Norman Fowler began his career as a journalist on The Times and covered the 1967 war in the Middle East. He was elected to the House of Commons for the first time in 1970 and remained an MP for the next thirty-one years.
He was a member of Margaret Thatcher’s first Cabinet and from 1979–1981 was a reforming Transport Secretary. Fowler was also Health and Social Services Secretary for a record-breaking six years, during which time he fought a high-profile campaign to prevent Aids. From 1987–1990 he served as Employment Secretary and worked to reduce unemployment and improve training for jobseekers. In 1990, he resigned from the Cabinet to devote more time to his young family.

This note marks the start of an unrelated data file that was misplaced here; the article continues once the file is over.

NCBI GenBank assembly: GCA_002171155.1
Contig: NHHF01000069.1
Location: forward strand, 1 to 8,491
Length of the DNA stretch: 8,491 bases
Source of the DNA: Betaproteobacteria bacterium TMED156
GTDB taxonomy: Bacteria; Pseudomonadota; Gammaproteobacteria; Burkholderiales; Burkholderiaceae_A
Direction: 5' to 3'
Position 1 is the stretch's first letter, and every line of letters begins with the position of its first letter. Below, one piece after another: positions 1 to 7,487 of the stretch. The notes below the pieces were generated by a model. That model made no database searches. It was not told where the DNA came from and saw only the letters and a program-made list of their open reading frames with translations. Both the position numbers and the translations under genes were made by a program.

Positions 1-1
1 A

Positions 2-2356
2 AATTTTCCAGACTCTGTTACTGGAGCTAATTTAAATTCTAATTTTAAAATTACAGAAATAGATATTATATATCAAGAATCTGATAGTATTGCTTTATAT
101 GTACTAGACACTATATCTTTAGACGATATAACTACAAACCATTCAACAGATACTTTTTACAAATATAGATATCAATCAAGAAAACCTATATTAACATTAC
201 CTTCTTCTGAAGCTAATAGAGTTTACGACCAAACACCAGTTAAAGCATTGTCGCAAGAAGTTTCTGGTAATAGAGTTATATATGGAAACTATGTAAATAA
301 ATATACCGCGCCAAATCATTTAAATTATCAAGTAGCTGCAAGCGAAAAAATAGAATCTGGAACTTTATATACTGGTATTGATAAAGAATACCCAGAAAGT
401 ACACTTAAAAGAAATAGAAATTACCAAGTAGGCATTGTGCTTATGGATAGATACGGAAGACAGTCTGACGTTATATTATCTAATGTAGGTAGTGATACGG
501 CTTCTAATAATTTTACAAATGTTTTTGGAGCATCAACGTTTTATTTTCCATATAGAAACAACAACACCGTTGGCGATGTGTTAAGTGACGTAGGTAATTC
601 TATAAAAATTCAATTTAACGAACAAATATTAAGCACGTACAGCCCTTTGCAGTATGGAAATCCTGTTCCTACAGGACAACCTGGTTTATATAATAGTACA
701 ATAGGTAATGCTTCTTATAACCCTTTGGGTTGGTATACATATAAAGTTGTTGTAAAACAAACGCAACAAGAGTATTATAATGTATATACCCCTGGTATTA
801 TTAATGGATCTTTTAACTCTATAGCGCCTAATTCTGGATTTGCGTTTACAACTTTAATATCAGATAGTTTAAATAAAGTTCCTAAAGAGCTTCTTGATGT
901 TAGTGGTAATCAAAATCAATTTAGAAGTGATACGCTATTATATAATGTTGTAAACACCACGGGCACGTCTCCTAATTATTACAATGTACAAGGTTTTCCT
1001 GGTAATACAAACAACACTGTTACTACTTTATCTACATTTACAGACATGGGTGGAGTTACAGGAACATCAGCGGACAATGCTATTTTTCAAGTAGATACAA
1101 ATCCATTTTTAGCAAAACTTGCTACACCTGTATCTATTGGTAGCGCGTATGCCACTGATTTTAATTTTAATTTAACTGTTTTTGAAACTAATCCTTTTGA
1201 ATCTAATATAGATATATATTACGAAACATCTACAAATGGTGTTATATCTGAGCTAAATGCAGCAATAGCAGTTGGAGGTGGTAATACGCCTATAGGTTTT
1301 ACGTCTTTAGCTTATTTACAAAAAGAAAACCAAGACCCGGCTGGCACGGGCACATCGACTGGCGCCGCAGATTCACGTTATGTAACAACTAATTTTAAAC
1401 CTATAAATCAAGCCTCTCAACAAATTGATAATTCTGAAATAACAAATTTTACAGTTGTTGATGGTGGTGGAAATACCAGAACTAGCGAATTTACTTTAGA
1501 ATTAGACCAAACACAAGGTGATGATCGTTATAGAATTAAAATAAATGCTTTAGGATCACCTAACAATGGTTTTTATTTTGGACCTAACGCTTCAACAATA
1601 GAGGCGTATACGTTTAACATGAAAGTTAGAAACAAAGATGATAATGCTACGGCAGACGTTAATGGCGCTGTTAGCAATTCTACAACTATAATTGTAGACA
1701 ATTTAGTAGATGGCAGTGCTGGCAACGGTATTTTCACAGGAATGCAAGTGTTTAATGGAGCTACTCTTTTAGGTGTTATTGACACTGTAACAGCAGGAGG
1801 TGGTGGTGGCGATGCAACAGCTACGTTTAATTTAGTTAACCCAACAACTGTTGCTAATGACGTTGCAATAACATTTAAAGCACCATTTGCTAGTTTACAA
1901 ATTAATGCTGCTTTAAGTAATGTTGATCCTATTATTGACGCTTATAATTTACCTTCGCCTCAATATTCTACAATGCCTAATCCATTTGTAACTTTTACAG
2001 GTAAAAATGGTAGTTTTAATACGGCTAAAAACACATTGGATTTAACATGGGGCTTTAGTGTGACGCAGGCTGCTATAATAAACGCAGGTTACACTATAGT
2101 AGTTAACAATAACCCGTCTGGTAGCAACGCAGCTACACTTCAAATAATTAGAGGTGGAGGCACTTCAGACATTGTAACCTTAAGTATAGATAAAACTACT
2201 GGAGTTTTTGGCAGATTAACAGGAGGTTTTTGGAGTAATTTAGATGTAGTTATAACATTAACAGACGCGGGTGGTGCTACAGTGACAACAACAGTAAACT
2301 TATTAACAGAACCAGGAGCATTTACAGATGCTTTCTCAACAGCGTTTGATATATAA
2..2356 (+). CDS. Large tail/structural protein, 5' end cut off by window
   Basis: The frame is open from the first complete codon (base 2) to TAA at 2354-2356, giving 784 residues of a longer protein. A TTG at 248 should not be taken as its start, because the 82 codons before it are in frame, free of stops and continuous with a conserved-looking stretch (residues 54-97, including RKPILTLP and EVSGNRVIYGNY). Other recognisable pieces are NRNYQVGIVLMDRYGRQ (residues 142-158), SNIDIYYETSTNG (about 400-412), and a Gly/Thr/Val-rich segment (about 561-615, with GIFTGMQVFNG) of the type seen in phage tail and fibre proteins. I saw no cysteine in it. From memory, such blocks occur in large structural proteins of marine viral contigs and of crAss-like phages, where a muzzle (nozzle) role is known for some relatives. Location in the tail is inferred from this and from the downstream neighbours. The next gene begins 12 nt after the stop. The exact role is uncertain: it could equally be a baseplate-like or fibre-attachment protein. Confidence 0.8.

After the fall of Thatcher, Fowler was recalled to front-line politics and appointed as Conservative Party Chairman by the new Prime Minister, John Major. It was a tumultuous period with Britain leaving the ERM and the Conservative parliamentary party divided over Europe. Later in his career, Norman Fowler was appointed to the House of Lords where he became a much-praised Lord Speaker.
His two previous books, A Political Suicide and Aids: Don’t Die of Prejudice, were both shortlisted for awards.